Viewing category ‘Gifts’

Milk and Cookies

with Kristen

I'm a mother of five, a bargain hunter, a recreational comparison shopper, and always trying to make more time - for me and for you, too. On this blog I'm sharing my favorite tools and finds to help make your work-life juggle a bit easier.

You can find my personal blog at

College graduation gift ideas

Categories: Books, Gifts, Kitchen, Milestones


Vanessa asked if I’d do a post on college graduation gifts. At first I misread the request as high school graduation gifts, so I was all, “Hot pot and a box of Ramen! X-long sheet set! Gift certificate for pizza place near dorms!”

College graduation is a little trickier, because the way people live in college (and their plans for what’s next) can vary so much. It’s similar to buying a wedding gift, where it depends if the couple are leaving their parents’ houses for the first time, or if they’ve been living together for years, or if they’re combining two households. Some college kids live in the dorms the whole time, so they could use “first apartment” gifts. Other kids get an apartment at some point during college and so they pretty much have everything—oh, except the coffee pot belongs to this roommate, and the silverware belongs to that roommate, and the furniture was all found at the curb, and actually they do kind of need new-apartment stuff. Some kids are going to move back in with their parents for awhile; some are launching off next week to a new job in another state.

So my first recommendation is to take the post-college plans into consideration, and see if you can buy something that would be useful for that. Helpful! The old “Hey, how about buying them something they’d like and/or could use!” gift suggestion!
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Gift ideas for pretty much absolutely anyone

Categories: Books, Crafts and activities, Food, Gifts, Good causes, Holiday, House & Home, Kitchen, Office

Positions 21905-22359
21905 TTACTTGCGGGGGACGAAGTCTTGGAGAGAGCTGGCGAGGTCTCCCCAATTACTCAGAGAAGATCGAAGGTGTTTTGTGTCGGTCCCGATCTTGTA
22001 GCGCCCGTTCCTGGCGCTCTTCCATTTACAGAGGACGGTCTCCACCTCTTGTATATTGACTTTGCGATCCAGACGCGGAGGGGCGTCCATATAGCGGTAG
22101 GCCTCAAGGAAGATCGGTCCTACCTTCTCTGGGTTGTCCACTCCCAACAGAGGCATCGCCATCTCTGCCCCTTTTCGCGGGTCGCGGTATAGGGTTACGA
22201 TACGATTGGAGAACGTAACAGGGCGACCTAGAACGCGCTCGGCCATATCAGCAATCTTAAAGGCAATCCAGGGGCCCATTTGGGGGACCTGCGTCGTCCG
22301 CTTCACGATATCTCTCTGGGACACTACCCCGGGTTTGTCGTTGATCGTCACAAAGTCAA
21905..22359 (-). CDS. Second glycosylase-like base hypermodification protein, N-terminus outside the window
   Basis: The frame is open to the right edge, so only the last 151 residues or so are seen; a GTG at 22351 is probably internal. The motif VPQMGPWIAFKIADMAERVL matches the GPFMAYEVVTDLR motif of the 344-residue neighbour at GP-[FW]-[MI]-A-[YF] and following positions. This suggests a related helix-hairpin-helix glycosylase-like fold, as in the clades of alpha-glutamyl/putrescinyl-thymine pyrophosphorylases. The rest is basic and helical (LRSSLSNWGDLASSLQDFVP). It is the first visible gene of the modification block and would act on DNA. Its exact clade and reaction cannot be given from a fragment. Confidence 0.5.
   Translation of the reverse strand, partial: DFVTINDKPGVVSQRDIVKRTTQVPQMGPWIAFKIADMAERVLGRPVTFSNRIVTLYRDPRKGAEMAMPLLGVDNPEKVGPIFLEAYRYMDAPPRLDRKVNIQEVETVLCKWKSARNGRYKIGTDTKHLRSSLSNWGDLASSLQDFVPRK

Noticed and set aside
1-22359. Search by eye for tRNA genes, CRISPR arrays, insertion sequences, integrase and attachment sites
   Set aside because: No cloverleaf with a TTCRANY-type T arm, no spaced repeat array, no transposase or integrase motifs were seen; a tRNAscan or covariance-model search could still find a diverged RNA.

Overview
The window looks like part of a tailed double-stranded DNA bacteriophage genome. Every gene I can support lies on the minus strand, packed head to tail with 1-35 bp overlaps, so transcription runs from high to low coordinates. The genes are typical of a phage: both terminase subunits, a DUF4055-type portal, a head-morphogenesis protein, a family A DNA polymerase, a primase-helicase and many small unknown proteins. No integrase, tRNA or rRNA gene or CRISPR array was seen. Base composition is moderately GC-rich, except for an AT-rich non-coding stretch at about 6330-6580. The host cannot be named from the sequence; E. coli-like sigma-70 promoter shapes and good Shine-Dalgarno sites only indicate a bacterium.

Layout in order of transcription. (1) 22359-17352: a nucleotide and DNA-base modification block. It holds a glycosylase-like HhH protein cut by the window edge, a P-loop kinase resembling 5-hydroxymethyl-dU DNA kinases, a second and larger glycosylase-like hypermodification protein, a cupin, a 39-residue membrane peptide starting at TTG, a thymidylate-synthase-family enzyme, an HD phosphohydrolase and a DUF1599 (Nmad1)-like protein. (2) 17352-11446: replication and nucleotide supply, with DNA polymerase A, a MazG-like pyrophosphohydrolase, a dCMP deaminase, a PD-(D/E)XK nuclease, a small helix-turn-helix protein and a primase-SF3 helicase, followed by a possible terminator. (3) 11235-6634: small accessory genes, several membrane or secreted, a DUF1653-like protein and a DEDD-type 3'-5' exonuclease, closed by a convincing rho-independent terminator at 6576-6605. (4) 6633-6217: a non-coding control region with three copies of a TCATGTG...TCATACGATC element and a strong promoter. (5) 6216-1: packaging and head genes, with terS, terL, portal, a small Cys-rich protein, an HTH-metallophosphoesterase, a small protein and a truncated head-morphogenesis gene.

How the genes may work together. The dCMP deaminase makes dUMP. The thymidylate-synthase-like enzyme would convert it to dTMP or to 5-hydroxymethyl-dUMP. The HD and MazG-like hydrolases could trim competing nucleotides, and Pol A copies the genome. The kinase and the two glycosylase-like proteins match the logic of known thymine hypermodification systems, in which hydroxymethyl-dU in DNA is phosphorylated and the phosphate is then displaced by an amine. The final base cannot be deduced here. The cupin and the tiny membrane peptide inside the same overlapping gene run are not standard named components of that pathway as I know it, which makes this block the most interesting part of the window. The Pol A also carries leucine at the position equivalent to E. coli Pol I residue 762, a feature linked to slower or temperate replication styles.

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Every year, EVERY YEAR, I feel like it is wayyyy too early to discuss gift ideas / holiday china / holiday cards and so everyone will be annoyed because DEAR HEAVENS SWISTLE IT’S ONLY HALLOWEEN—and then every year I am sitting here with only two Wednesdays left before Christmas, thinking, “There’s no tiiiiiiiiiime! There’s no tiiiiiiiiiiime!!” Still on my post list: gifts that have to work for an unknown recipient, food gifts, holiday cards, holiday china patterns, a holiday craft a child can make as a gift and it’s something a non-related-to-the-child person might even WANT, gift-idea books for children, gift-idea books for adults, good general DVD gift sets, puzzle brand comparison, teacher gift ideas, stocking stuffers, gift ideas for 4/6/10/12-year-olds. We can pick two of those. And by “we” I mean “me,” because by the time you read the first of the two posts (this one), I’ll already be working on the second one. So. Next year don’t be surprised if I start the discussion in October.
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Supplies for a sick day

Categories: Books, Crafts and activities, Gifts, Health and Safety, Life balance, Managing stress, Toys


This week a little virus sped through our household: sore throats and 103-degree fevers for everyone except me. If I ever wondered if I might have been a good and kind and angelic nurse in, say, an army tent with rows of patients, the answer is “Probably not.” Six people asking for more juice, more water, a blanket, the remote, maybe another piece of toast, was pretty much all I could handle pleasantly, and probably the adverb “pleasantly” is pushing it a bit, even in much nicer conditions and with much less upsetting illness/injuries than would be in an army tent.

There are certain things I keep in the house always, so I have them on hand when illness visits us and don’t have to add “running to the store” to my toast-fetching list:
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Birthday party gift ideas for a 10-year-old girl

Categories: Crafts and activities, Fashion, Gifts, Learning activities, Toys


William, Robert, and Elizabeth have all been invited to a birthday party this weekend, so I need to come up with three presents for a 10-year-old girl. I could use a hand, if you have a minute—and then we’ll have this later as a reference for the next time we need it!

She likes cats, and she likes anything cute or fuzzy. She likes Phineas & Ferb, and SpongeBob Squarepants. She likes crafts. She plays soccer. She’s William’s age and grade and is mostly William’s friend, but she plays with everyone when she’s here.

Normally I aim for about $10 for a party gift (in this case, from each of the three children), but I’d be willing to go a little higher.

First candidate: Aurora Plush Fluffee Fluffy Tails (photo from, about $9.00. Most households already have more stuffed animals than they can handle—and yet, the sight of this cat reduced our household to “OHHHHhhhhhhhhhh!!!”s of cuteness.
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Favorite craft gifts for kids

Categories: Books, Crafts and activities, Gifts, Toys